Rapid HIV tests are extensively regulated in the U.S. and quite reliable. FDA insists that all rapid tests have >98% sensitivity and specificity for HIV infection. Currently, there are six FDA-approved rapid tests for HIV (Table 1, below). In general, the tests consist of single-use devices that cost approximately $20 and produce results in 30 minutes. Four of the FDA-approved rapid tests, OraQuick ADVANCE Rapid HIV-1/2 Antibody Test, Clearview HIV1/2 STAT-PAK, Clearview Complete HIV-1/2, and Multispot HIV-1/2 Rapid Test detect antibodies to both HIV-1 and HIV-2, but only the Multispot HIV-1/2 Rapid distinguishes HIV-1 from HIV-2 infection. Sample types include whole blood (fingerstick or venous), serum, plasma, and oral fluid. Four of the rapid tests use whole blood or oral fluid samples that do not need processing and are CLIA-waived. The remaining two tests, Multispot HIV-1/2 Rapid Test and Reveal G-3 Rapid HIV-1 Antibody Test, use plasma and serum exclusively and are therefore classified as moderately complex under CLIA and must be performed in a lab. Sensitivity ranges from 99.3% (OraQuick ADVANCE, oral fluid) to 100% (Multispot HIV-1/2 Rapid Test, serum and plasma and Uni-Gold Recombigen, serum and plasma). The specificity ranges from 98.6% (Reveal G3, plasma) to 100% (OraQuick ADVANCE Rapid HIV-1/2, whole blood) (Table 1, below) (11).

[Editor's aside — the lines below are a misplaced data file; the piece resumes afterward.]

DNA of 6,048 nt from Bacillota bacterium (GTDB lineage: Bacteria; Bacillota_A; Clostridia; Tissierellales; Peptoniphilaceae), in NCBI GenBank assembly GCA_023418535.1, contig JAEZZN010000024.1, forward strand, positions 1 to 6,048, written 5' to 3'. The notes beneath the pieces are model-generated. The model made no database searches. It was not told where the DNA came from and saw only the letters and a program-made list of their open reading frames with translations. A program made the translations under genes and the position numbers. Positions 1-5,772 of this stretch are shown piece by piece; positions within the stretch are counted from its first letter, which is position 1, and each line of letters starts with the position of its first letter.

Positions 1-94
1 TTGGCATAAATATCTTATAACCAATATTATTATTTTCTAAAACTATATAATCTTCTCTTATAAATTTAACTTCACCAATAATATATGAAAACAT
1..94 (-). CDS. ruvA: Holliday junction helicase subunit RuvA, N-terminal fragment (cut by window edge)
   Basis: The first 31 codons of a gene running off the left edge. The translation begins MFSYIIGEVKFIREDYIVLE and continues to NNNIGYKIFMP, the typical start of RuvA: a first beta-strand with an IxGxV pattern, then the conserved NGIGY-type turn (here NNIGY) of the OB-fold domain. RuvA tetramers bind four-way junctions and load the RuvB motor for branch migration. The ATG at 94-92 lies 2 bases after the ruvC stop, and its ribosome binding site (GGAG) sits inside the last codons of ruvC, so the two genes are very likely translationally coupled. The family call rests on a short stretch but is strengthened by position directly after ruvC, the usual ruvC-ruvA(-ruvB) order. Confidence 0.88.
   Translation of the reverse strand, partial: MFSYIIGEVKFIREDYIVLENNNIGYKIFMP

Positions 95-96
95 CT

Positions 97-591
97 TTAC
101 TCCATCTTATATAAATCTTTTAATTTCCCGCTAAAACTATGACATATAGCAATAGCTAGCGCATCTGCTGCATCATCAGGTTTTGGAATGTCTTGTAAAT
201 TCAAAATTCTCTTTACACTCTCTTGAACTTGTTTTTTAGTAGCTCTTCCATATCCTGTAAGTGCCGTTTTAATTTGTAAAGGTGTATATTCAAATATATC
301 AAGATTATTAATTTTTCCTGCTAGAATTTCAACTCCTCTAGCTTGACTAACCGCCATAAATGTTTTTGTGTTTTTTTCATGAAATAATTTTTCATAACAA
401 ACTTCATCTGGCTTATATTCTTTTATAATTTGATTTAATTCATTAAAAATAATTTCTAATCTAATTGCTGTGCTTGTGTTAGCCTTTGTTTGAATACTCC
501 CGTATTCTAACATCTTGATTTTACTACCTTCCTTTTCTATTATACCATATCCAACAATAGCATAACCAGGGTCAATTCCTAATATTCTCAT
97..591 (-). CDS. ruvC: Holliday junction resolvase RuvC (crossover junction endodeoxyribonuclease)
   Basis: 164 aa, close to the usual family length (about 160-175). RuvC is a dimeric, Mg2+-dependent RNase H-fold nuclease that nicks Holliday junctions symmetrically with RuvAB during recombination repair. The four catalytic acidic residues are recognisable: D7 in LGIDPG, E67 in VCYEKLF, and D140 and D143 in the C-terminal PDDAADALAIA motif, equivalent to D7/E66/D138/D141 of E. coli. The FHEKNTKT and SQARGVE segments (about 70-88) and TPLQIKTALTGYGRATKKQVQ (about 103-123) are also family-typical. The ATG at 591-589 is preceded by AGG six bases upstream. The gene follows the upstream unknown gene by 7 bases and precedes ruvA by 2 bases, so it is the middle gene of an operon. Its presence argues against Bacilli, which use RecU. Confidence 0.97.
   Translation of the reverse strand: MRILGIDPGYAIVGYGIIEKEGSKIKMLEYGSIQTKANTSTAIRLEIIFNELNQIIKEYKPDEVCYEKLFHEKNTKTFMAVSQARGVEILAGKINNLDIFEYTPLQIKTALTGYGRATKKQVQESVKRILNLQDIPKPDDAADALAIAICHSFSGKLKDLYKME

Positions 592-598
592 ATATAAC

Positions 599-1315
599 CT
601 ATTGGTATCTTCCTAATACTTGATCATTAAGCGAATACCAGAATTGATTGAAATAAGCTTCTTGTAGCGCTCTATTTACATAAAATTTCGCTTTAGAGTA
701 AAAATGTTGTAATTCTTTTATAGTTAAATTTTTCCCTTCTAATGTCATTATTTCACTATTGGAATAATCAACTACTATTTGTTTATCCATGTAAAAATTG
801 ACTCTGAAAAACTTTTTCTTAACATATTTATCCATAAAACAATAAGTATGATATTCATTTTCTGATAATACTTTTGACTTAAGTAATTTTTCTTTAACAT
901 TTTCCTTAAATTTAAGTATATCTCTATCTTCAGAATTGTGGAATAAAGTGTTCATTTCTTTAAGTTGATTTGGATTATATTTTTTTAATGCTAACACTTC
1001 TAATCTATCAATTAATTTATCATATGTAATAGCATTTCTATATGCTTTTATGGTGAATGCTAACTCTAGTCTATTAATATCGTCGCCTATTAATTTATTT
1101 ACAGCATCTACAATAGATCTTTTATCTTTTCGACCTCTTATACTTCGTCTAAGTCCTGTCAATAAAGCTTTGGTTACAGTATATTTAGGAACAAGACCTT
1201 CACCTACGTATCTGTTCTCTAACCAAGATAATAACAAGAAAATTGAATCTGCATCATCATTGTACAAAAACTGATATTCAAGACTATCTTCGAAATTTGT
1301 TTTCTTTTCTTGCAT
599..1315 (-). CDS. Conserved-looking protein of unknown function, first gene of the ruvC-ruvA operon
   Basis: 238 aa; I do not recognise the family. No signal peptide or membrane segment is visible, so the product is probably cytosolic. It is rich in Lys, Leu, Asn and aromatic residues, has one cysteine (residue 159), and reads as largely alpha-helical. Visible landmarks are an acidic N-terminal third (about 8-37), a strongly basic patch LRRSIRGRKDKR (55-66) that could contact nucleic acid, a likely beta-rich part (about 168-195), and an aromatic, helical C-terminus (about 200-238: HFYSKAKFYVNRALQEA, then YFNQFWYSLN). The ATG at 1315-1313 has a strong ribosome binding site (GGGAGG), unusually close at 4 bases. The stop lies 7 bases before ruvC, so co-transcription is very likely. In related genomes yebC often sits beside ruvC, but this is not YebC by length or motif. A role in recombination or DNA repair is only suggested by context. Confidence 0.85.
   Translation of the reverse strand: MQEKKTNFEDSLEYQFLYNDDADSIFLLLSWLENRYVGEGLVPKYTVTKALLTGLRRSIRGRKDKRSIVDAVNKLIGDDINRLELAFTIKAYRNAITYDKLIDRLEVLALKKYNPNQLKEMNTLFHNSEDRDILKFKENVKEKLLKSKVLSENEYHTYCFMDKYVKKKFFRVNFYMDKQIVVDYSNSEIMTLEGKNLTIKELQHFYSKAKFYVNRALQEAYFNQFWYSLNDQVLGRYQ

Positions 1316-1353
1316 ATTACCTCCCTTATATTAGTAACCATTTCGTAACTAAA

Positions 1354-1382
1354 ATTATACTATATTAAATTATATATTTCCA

Table 1
FDA-Approved Rapid HIV Antibody Tests

Test

Manufacturer

Sample Type

Sensitivity

Specificity

OraQuick ADVANCE Rapid HIV-1/2 Antibody Test

OraSure Technologies
(Bethlehem, Pa.)

oral fluid

whole blood
(fingerstick or venipuncture)

plasma

99.3%

99.6%

99.6%

99.8%

100%

99.9%

Clearview COMPLETE HIV-1/2

Inverness Medical Professional Diagnostics
(Louisville, Colo.)

whole blood
(fingerstick or venipuncture)

serum and plasma

99.7%

99.7%

99.9%

99.9%

Clearview HIV-1/2 STAT-PAK

Inverness Medical Professional Diagnostics
(Waltham, Mass.)

whole blood
(fingerstick or venipuncture)

serum and plasma

99.7%

99.7%

99.9%

99.9%

Reveal G-3 Rapid HIV-1 Antibody Test

MedMira, Inc.
(Halifax, Nova Scotia)

serum

plasma

99.8%

99.8%

99.1%

98.6%

Uni-Gold Recombigen HIV

Trinity Biotech
(Berkley Heights, N.J.)

whole blood
(fingerstick or venipuncture)

serum and plasma

100%

100%

99.7%

99.8%

Multispot HIV-1/2 Rapid Test

Bio-Rad
(Redmond, Wash.)

serum

plasma

100%

100%

99.9%

99.9%